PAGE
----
Chandler Bryant sits quietly at a picnic table near the Pi Kappa Phi Bell Tower. She’s working on assignments for her online class, the Principles of Nutrition, when she’s interrupted by a surprising, but welcome, sight: Clyde the Cougar and College of Charleston President Andrew T. Hsu.
A first-year student from Texas, Bryant just wrapped up her first-ever in-person class at the College.
“It was Classics, and that went really well, and I was super excited about it,” says the art history major of her first in-person class, noting that she had never done online classes before and had been looking forward to getting back to learning in a classroom setting. Students began the semester with classes totally online. “I’m just so much better in person. Something else I noticed about everything being online, not just school stuff, is that it takes away so many social opportunities – even waiting in line for your food. I feel like that’s such a big part of college for me, meeting people – especially since I don’t know anyone.”
And after much preparation and planning, students like Bryant returned to classrooms at the College of Charleston on Monday, Sept. 14, 2020, nearly six months after the institution moved to remote instruction amid the coronavirus pandemic. About 90 percent of the College’s students have opted to come to campus in some capacity this fall. Approximately 35 percent of the university’s classes will remain entirely online for the semester, while about 65 percent will be provided in an in-person/online hybrid format to accommodate reduced classroom capacities for social distancing.
Hsu spent the morning walking around campus and greeting students, occasionally handing out free maroon face coverings to anyone needing a spare. The College requires everyone to wear a face covering while on campus.
“Welcome to campus,” he says to a group of freshman students as they walk along College Way. “It’s good to have you back!”
The safety and health of the campus community has been among the College’s main focuses as it has mapped out policies and protocols to allow for in-person learning.
“We have learned a lot of lessons from our peer institutions, and we have the precautions in place, so we think we will be able to keep our students safe here for the entire semester,” says Hsu.
But the College is prepared for all scenarios and has developed contingency plans, should the institution need to shift back to a completely virtual learning environment due to a rise in COVID-19 cases.
“We can return to online education at a moment’s notice,” says Hsu. “Our faculty have worked all summer to design their classes with flexibility in mind, so they will be able to switch at a moment’s notice.”
And while safety is definitely on the minds of students as they traverse the campus’ iconic herringbone brick walkways, they’re hopeful that the College can maintain in-person learning for the semester.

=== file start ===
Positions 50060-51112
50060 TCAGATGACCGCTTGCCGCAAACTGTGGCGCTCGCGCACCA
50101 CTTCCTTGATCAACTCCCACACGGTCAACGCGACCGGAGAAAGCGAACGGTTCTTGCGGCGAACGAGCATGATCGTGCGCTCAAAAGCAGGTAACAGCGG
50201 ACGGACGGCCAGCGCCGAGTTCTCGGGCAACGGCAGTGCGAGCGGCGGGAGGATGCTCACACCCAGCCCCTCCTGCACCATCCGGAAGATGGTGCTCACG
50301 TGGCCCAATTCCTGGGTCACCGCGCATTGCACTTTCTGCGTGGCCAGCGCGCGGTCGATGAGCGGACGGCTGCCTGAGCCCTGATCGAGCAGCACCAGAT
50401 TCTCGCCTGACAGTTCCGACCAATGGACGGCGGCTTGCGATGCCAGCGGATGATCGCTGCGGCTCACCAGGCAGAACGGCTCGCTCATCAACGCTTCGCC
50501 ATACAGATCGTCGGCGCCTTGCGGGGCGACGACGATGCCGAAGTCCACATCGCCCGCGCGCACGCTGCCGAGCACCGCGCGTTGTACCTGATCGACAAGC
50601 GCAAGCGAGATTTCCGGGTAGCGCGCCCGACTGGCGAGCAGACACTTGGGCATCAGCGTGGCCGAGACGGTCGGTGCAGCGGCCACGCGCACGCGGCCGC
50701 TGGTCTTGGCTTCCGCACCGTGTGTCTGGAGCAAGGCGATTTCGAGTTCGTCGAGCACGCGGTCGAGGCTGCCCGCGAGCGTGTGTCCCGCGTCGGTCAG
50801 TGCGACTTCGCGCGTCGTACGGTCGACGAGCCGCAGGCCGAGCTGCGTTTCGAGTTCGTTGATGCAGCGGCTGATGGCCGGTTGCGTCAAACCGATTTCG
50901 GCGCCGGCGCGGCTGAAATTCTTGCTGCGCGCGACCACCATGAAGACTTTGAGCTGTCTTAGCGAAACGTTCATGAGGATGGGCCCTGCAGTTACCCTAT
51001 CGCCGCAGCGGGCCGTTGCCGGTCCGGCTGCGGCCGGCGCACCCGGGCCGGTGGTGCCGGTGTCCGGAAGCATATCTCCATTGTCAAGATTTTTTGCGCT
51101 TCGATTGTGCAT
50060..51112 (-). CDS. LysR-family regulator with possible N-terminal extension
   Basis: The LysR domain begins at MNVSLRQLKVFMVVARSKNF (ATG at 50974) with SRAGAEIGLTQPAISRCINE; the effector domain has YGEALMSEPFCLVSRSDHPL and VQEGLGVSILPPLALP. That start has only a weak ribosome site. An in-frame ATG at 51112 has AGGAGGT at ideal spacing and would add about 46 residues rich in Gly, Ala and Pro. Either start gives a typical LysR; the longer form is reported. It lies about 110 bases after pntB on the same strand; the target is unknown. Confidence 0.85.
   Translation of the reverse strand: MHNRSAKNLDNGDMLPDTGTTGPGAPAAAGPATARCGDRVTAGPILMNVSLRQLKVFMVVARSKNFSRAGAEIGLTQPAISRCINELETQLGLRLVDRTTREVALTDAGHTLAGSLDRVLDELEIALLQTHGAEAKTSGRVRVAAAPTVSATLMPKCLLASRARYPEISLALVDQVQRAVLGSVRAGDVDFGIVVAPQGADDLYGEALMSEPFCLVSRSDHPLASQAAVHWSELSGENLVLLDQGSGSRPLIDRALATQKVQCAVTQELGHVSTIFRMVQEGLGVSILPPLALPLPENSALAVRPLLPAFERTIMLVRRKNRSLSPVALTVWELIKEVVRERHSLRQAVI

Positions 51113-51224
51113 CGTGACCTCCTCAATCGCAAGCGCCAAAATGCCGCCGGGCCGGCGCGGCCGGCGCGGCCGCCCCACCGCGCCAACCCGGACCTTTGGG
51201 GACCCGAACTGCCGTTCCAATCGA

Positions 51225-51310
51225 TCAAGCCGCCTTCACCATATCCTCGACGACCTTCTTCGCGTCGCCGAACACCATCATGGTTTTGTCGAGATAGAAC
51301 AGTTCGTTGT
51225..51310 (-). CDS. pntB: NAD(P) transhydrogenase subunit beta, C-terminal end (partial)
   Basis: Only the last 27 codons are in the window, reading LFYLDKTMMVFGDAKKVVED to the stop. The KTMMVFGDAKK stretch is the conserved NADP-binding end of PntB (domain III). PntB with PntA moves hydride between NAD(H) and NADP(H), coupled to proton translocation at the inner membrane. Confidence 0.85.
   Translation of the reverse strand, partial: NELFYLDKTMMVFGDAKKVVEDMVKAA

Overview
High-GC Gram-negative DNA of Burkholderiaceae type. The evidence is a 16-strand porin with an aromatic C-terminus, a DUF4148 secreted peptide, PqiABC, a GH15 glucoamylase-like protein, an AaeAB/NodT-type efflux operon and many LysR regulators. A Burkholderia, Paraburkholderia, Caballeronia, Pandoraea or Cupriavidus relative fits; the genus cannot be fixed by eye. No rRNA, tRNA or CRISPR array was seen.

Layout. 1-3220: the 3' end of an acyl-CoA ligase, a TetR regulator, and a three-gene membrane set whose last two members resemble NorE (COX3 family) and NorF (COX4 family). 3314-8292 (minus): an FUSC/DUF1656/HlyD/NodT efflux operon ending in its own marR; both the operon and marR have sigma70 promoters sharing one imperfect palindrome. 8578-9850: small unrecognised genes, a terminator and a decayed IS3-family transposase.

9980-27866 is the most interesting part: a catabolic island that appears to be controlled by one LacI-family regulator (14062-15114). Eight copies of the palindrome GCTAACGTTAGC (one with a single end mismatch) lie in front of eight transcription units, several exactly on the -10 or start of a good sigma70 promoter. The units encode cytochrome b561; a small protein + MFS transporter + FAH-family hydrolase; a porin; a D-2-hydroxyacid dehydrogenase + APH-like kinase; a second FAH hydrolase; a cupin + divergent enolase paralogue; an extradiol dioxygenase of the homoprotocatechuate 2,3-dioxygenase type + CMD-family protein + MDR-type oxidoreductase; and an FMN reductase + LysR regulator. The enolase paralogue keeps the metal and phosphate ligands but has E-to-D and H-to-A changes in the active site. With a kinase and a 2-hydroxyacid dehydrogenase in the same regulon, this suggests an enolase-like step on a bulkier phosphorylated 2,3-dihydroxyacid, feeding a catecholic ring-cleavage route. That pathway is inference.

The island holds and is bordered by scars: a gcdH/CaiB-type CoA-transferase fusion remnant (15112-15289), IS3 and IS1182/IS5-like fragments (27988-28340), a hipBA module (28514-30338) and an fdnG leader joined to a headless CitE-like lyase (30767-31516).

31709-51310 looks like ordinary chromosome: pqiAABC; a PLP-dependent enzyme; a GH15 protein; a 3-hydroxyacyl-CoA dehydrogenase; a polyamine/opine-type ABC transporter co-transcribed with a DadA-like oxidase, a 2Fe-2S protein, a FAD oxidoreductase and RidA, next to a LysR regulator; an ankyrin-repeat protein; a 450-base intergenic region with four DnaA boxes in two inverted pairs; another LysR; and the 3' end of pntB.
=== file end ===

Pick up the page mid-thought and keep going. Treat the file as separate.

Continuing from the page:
Freshmen Colette O’Neil, Gracie Sticht and Emily Tetor say learning online and attending Zoom classes has been challenging, particularly as first-year college students.
“I do better with in-person instruction,” says Tetor, whose mother is an alumna of the College. “I’m able to ask questions and be in the same room as the professors – that’s why I wanted to be on campus.”
“It’s easier to raise your hand and ask a question in class than it is being terrified to interrupt a Zoom meeting,” agrees O’Neil.
For Sticht, starting her College experience in the middle of a pandemic with many classes relying on online instruction is less than ideal, but she is happy to be able to take in the city vibe of downtown Charleston and get some sense of life on the CofC campus.
“I love coming downtown,” says Sticht, who is commuting from her home in Goose Creek, South Carolina. “That’s part of why I wanted to come to this school: because I wanted to go downtown and walk around.”
At the Marlene and Nathan Addlestone Library, Joe Brennan and Hai Nguyan say they feel a sense of anxiety and anticipation about returning to campus, but that they do feel safe being among their CofC classmates.
Nguyan, who is a junior majoring in computer science, just transferred from the University of South Carolina and says it’s a “completely different world” than when he was last on a college campus. The fact that he has to think about how close to others he is when walking to and from class and remember that shaking hands is no longer the norm makes Nguyan lean a little more in favor of online classes.
Life at CofC is definitely a little different – though Brennan, an orientation intern, got a sense of how things would be when he was on campus hosting virtual orientation sessions for incoming students over the summer.
“I knew this whole summer how this was going to work,” he says, adding that on Monday he felt reassured as he saw wipes, hand-sanitization stations and signs reminding students to wear a face covering and practice social distancing.
R.J. Tavani, a freshman majoring in public health, moved into McAlister Hall on Friday, Sept. 11, and already he has made an effort to meet people living on his hall and even had lunch with a new friend. He’ll have his first in-person class on Tuesday.
“I didn’t want to take classes from home because I feel like, if I did, I wouldn’t have as much motivation and drive to do as well,” he says. “I feel like by being here, there’ s more motivation to do well, and I honestly wanted the experience.”
So far, Tavani says “everyone is doing pretty well” at following the rules of social distancing and face coverings. He’s hopeful he and his fellow Cougars will be able to make it work.
“I definitely want to stay on campus for the rest of the semester and have a lot of fun experiences,” he says.